In this episode of Leading Through Our History, Todd Sears speaks with one of the greatest divers in history, Greg Louganis. Greg discusses his upbringing, his professional diving career, his experience being gay in the Olympics and what it means to be an active ally during the Black Lives Matter movement.
Greg was born in El Cajon, California and was placed up for adoption at eight months old with his older sister. After only a couple years in the foster program they were adopted by Peter and Frances Louganis. He grew up in California where he took dance, acrobatics, and gymnastic lessons after following his older sisters’ lead at a young age. Due to being a very active child, he developed the common knee condition; Osgood-Schlatter disease. This led him to focus solely on diving and at only 11-years-old, he qualified for the Junior Olympics and by the age of 13, he was the world champion in his age group.
Only three years later, he placed silver at the 1976 Montreal Olympics. Due to the 1980 Olympic boycott, it wasn’t until the 1984 L.A. Olympics where he won two gold medals. At this point he planned to retire, but decided against it in hopes to solidify trustfund deals with USA Diving for himself and for the divers that came after him. This disagreement led him to stay in the sport and compete in the 1988 Olympics where he earned two gold medals despite a head injury that occurred during the preliminary dives.
Throughout the episode, Greg opens up about his relationship with his foster parents as well as his biological parents and his experience growing up gay in the 60’s and 70’s. His biological mother had him when she was 16 and his biological father was only a little older.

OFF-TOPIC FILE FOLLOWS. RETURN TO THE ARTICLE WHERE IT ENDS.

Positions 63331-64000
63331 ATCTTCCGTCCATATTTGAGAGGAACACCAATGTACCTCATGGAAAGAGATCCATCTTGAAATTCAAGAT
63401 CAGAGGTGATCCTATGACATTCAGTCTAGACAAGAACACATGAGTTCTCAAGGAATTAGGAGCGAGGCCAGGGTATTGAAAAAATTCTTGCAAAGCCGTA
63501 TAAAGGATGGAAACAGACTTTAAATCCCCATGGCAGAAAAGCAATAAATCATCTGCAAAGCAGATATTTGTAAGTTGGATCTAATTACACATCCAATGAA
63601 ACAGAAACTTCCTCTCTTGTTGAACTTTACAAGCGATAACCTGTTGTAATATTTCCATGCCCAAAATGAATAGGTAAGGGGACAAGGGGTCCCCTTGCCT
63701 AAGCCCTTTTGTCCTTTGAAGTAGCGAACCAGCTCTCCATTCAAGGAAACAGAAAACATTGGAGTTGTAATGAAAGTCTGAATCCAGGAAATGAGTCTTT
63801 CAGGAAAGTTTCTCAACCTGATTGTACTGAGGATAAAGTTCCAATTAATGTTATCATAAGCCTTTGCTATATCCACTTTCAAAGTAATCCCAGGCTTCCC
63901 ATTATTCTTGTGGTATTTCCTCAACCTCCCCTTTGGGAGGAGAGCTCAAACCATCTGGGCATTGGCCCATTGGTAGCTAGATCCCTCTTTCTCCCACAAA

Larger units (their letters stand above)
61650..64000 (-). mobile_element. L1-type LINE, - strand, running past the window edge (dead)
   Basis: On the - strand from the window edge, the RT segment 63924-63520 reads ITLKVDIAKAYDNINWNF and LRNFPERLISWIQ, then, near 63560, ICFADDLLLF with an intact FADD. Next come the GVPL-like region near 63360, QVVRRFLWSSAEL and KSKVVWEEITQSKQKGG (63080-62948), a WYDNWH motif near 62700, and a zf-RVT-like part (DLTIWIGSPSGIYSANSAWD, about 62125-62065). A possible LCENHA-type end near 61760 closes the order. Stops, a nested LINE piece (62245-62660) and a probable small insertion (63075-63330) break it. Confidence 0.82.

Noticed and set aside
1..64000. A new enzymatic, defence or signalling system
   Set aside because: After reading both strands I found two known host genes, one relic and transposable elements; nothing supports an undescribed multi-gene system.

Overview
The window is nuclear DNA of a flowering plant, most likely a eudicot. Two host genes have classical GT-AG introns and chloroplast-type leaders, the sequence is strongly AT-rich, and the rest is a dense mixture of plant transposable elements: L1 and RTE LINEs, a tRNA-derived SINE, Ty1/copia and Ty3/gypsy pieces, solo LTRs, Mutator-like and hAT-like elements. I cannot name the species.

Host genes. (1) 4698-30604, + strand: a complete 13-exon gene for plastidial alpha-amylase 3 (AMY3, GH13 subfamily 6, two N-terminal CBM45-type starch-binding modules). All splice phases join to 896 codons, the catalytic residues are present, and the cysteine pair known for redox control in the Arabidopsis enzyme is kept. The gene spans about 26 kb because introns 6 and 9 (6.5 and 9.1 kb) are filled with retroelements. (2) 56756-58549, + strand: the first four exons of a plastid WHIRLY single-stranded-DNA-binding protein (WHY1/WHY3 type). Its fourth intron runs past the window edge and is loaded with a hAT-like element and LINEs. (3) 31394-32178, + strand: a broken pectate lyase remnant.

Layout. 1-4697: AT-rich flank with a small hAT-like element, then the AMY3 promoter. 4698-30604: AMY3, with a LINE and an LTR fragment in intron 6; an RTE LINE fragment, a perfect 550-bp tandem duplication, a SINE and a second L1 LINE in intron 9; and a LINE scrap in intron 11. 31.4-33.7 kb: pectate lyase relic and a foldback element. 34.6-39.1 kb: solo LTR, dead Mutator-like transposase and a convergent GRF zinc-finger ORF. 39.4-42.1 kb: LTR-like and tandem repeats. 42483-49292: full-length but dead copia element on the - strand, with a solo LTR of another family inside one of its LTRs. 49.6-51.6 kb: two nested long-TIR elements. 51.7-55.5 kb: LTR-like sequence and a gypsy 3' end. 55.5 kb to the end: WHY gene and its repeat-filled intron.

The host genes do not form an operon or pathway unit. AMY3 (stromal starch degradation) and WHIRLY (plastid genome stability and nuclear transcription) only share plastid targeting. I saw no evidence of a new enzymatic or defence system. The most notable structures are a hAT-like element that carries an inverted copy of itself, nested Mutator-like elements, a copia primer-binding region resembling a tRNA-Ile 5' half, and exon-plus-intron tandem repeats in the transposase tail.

Greg had a close relationship with his adopted mother, Frances, who was supportive and accepting of Greg’s sexual identity, whereas his adopted father, Peter, was not as supportive. Fortunately, in the last six weeks of Peter’s life, Greg became close with Peter and expressed that during this time there was much healing and “coming full circle” between the two of them.
Greg from a young age knew he was different, may that be his speech therapy, his dyslexia he discovered later on, or simply who he was attracted to. These differences led him to rebel to the point of being in and out of juvenile detention centers at a very young age. He explains that diving was an activity where he was able to forget about all the issues he was dealing with in the outside world.
During his Olympic years, Greg was pretty much completely open about his sexuality to the people around him and to USA diving. He only held back that part of himself when he spoke to the media. During the Olympics he suspected that many people knew he was gay but believes that his sexuality did not affect the judges scores on his diving, if anything, it limited his access to sponsorships and promotions. Only six months before the 1988 Olympic games, Greg was diagnosed with HIV and had to start taking ATV pills. It wasn’t until a few years later that he opened up about his HIV status.
Greg and Todd finish up talking about activism and what we can do to be active allies during the Black Lives Matter movement. Greg expresses that it was never his intent to be an activist, he just stays true to himself and became an activist through being authentic. Greg explains that he used to feel embarrassed and vulnerable for sharing his weaknesses, but after publishing his book, Breaking the Surface, and opening up about his drug and alcohol abuse, his HIV status and past abusive relationships, he now realizes that sharing your weaknesses is a major form of strength. In the end, Greg shares some words of wisdom on how to be an ally and an activist. He says everyone should vote, ask questions and most importantly, “don’t be silent”.